You have just purchased new measurement & test equipment and are ready to calibrate it. You are off to a good start! Don't let this happen to you.
3 Things You Should Never Do With New Measurement & Test Equipment!
Reuse an existing ID number
You replaced a 6 inch caliper with a new 6 inch caliper. Same brand. Same model number. So why not use the same ID number? This is a common mistake that is often made with new measurement & test equipment. Why is is this a mistake?
Unique ID numbers need to remain assigned to a specific gage so that traceability can be preserved. In an audit, you need to be able to trace measurements to a specific gage. If you reuse ID numbers you lose that gage specific traceability. Think of them as the fingerprint of the gage.
Assume the calibration cycle is the same
Why wouldn't the cycle be the same? There is a gap in many Quality Management Systems in regards to calibration. No stated policy on how calibration cycles are determined and often no statistical basis on how to determine calibration cycles. If you assume this is the role of your calibration company, you are mistaken. ISO 17015 does not allow accredited calibration companies to provide recommendations on calibration cycle time.
You need to gather historical data and make informed decisions as to all calibration cycle times. This approach is fundamental to successful risk management. Allow the data to inform you when a gage becomes "stable" and do not assume that every gage behaves the same. look at individual data and collective group data e.g. Calipers, Micrometers, Multimeters, etc. and use statistical analysis to guide your risk management decisions in regards to calibration cycle frequency.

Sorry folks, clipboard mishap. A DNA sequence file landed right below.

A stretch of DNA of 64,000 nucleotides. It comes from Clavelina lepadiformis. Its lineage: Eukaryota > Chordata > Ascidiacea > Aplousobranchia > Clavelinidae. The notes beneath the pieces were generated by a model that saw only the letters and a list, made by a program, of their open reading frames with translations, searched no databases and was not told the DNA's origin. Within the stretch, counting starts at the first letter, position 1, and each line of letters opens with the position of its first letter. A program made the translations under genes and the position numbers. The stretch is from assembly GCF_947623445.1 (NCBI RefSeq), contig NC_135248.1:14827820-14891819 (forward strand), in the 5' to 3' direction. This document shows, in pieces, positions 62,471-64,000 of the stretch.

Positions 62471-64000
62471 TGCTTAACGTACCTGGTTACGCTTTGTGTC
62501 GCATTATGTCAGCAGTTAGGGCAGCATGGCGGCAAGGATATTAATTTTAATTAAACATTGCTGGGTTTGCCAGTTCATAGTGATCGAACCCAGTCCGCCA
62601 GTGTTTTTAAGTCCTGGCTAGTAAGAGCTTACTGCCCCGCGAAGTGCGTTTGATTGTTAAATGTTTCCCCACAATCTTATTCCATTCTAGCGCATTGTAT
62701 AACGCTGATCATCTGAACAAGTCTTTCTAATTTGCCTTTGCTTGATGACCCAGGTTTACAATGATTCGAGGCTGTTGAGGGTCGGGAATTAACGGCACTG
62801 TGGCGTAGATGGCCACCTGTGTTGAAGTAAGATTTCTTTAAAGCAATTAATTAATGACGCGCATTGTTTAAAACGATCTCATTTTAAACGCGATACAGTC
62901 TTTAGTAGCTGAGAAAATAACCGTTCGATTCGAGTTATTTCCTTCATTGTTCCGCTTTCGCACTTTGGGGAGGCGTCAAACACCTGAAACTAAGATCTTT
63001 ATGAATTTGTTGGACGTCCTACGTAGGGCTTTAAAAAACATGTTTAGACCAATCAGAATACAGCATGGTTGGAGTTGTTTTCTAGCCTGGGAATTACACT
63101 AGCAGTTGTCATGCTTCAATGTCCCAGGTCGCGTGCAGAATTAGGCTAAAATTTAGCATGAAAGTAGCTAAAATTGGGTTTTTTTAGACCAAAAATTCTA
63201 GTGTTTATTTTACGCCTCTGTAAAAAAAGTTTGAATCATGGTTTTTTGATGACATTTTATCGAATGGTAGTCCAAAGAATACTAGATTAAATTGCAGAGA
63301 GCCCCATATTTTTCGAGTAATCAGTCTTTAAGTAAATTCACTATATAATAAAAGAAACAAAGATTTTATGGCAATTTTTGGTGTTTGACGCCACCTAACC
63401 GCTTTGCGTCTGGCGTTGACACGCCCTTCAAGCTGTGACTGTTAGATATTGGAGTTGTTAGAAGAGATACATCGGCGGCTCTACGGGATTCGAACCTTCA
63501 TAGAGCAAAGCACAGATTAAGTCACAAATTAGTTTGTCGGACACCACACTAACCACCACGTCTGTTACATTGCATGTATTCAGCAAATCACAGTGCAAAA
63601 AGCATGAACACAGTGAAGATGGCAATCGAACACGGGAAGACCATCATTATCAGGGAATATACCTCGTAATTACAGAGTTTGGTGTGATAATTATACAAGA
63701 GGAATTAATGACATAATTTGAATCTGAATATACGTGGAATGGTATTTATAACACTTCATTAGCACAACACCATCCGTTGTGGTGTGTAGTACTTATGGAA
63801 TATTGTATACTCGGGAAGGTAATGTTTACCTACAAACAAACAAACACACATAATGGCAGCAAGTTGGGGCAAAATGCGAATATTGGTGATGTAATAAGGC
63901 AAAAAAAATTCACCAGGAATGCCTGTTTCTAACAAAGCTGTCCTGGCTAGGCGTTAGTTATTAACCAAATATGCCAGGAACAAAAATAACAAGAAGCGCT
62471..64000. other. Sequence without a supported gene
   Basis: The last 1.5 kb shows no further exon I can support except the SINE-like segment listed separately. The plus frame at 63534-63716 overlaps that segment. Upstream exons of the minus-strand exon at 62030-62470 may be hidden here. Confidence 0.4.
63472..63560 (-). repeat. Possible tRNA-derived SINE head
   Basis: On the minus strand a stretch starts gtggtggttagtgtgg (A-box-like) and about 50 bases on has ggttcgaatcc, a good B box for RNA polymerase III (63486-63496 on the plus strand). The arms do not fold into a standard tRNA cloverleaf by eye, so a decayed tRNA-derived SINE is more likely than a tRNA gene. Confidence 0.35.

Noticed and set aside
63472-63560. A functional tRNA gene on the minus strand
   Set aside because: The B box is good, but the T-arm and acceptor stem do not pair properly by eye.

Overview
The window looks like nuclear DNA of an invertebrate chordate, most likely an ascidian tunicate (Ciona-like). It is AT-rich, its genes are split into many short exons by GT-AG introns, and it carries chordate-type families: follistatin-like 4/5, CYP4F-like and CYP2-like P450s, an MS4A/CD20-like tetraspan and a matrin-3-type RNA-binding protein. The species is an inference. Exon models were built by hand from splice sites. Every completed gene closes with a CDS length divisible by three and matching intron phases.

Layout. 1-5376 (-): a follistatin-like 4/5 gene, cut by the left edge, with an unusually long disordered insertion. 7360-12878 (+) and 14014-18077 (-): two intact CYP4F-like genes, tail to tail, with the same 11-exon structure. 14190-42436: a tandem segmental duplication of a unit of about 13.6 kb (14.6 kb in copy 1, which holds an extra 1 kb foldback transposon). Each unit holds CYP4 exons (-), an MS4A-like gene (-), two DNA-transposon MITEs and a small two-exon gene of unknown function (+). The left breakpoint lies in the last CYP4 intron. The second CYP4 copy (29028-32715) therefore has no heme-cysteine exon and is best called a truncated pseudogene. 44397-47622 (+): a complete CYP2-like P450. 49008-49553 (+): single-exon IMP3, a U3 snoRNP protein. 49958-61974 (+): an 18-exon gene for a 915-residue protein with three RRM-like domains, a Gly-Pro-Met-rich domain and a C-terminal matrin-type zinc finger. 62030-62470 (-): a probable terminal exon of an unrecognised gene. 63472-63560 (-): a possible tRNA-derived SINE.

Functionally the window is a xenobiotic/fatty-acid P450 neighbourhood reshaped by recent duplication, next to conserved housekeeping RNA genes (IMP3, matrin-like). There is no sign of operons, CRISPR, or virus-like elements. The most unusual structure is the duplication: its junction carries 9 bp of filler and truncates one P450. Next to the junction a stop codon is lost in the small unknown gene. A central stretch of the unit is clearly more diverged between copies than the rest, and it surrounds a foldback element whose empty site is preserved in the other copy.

Open the box and use it
Read the instructions! Most new measurement & test equipment will have specific methods for acclimation to environment and cleaning instructions. Gage Blocks are often shipped with a protective coating that must be properly removed before use. Do not assume that denatured alcohol is the best method for cleaning new gages before use. Read the instructions. You may permanently damage the device using improper solvents for cleaning. Digital measurement & test equipment often have very specific battery requirements. The wrong battery can have an adverse effect on measurement results.